APD arrests man for murder in 2018 New Year’s shooting
Anchorage police have made an arrest in a New Year's Day 2018 homicide, potentially closing the case in one of the department’s unsolved deaths.
Police said Quennel Avery, 34, was taken into custody Friday afternoon on charges of first-degree and second-degree murder in the shooting of 39-year-old Timothy Smith. An APD statement called Avery "the driver of the vehicle and the shooter" involved in the case.
"As they began to investigate further, it led them to more and more new information and new leads," police wrote. "Detectives aggressively followed up on each lead and were able to successfully identify the suspect. He was arrested this afternoon and transported to jail."
APD spokesman MJ Thim called a tip police received in the case last month a “game-changer,” which helped investigators crack the case.
“What we had was lots of information, but nothing to tie this together,” Thim said. “We knew there was a vehicle, and that there was a driver and passengers, but nothing to tie that together.”
Thim said Smith and Avery had no apparent connection prior to the fatal shooting, adding that Smith may not have been the target of the gunfire.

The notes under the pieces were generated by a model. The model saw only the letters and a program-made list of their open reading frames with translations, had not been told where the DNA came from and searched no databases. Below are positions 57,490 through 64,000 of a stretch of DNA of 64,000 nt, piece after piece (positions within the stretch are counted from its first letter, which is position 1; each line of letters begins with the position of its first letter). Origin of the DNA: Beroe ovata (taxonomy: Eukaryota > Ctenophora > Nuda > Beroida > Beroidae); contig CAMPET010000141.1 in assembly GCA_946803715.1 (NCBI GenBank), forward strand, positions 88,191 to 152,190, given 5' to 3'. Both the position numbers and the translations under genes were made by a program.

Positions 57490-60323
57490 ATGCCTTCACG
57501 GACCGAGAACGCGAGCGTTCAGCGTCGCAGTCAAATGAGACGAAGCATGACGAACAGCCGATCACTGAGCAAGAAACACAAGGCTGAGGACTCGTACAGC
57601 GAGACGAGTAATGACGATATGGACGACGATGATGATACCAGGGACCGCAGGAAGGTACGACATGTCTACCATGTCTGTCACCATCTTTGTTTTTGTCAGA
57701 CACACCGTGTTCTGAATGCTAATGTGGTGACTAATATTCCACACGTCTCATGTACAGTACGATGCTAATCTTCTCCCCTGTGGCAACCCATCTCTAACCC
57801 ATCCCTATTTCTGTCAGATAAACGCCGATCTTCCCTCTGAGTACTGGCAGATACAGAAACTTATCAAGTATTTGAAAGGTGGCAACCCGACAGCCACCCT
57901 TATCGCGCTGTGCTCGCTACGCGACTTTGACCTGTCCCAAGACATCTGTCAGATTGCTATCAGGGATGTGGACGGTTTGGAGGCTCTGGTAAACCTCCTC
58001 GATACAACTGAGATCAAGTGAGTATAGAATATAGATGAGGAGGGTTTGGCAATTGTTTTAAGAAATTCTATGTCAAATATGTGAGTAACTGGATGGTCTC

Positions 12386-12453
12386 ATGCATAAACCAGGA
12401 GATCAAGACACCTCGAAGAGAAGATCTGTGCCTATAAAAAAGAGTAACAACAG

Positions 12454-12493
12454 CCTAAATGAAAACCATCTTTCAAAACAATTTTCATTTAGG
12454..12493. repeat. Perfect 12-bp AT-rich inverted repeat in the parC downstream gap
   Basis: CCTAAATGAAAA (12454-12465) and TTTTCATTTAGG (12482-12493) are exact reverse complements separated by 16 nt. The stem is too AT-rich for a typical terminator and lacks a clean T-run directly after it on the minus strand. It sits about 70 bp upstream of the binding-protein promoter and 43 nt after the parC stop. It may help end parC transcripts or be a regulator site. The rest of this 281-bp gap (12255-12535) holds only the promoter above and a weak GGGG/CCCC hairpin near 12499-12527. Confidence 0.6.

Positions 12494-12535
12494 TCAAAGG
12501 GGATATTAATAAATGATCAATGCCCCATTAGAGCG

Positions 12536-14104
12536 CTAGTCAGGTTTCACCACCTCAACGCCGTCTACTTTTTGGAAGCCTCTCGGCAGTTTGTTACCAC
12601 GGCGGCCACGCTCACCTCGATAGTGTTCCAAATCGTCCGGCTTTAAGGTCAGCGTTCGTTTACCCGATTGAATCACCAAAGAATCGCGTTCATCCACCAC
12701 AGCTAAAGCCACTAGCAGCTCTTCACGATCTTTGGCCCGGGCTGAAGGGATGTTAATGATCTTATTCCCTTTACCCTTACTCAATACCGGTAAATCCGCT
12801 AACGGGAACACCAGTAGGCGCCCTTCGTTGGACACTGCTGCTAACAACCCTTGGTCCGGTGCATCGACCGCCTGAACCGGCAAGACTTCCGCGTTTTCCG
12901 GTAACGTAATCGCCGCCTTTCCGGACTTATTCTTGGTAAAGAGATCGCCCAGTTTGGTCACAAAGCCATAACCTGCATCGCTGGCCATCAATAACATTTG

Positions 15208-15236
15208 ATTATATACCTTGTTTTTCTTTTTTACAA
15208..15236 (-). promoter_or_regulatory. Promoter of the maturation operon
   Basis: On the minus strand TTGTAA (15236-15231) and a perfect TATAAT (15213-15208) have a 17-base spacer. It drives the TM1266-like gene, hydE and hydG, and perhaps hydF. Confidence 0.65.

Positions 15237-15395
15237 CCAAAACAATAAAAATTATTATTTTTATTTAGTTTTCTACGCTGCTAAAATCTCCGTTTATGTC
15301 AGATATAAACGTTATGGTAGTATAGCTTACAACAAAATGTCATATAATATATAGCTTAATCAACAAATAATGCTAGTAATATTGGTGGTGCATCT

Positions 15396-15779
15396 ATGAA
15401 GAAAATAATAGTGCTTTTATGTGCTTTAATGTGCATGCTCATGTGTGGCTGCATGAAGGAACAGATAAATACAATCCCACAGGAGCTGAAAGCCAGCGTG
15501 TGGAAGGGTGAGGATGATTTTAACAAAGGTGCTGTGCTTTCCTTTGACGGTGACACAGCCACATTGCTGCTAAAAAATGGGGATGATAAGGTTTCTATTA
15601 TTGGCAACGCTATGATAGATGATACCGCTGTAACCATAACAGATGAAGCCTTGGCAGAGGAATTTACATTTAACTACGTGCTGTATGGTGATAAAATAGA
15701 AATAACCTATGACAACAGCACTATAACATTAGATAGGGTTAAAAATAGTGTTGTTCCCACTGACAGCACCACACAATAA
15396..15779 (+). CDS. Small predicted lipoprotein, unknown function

“The victim and his friends were out celebrating the new year,” Thim said. “They came to the intersection; the victim slid across the roof of the TrailBlazer, we believe just for fun, and came into confrontation with the suspect, who was in an altercation with some other people.”
It was then that Avery, who was out of the vehicle and involved the separate altercation, allegedly shot Smith.
Smith's death was one of seven in Anchorage that stood unsolved at the end of 2018, which saw a total of 28 homicides.
The shooting occurred just 15 minutes into the new year, as the city was closing 2017 on a record-setting 35 homicides. Police said Smith had been headed from the Gaslight Lounge to the Avenue Bar when he was shot near 4th Avenue and D Street.
APD had distributed photos of a silver Chevrolet TrailBlazer SUV seen in the area, asking residents for help locating the vehicle and identifying its occupants.
Police thanked the public for information that led to Avery's arrest, which was based on a tip detectives received last month.
“This is a great example of why to always say something when you see or hear anything suspicious,” Thim said. “It can mean the difference between taking a criminal off the street and not.”
Correction: An earlier version of this story had an error in the sequence of events leading up to the fatal shooting.
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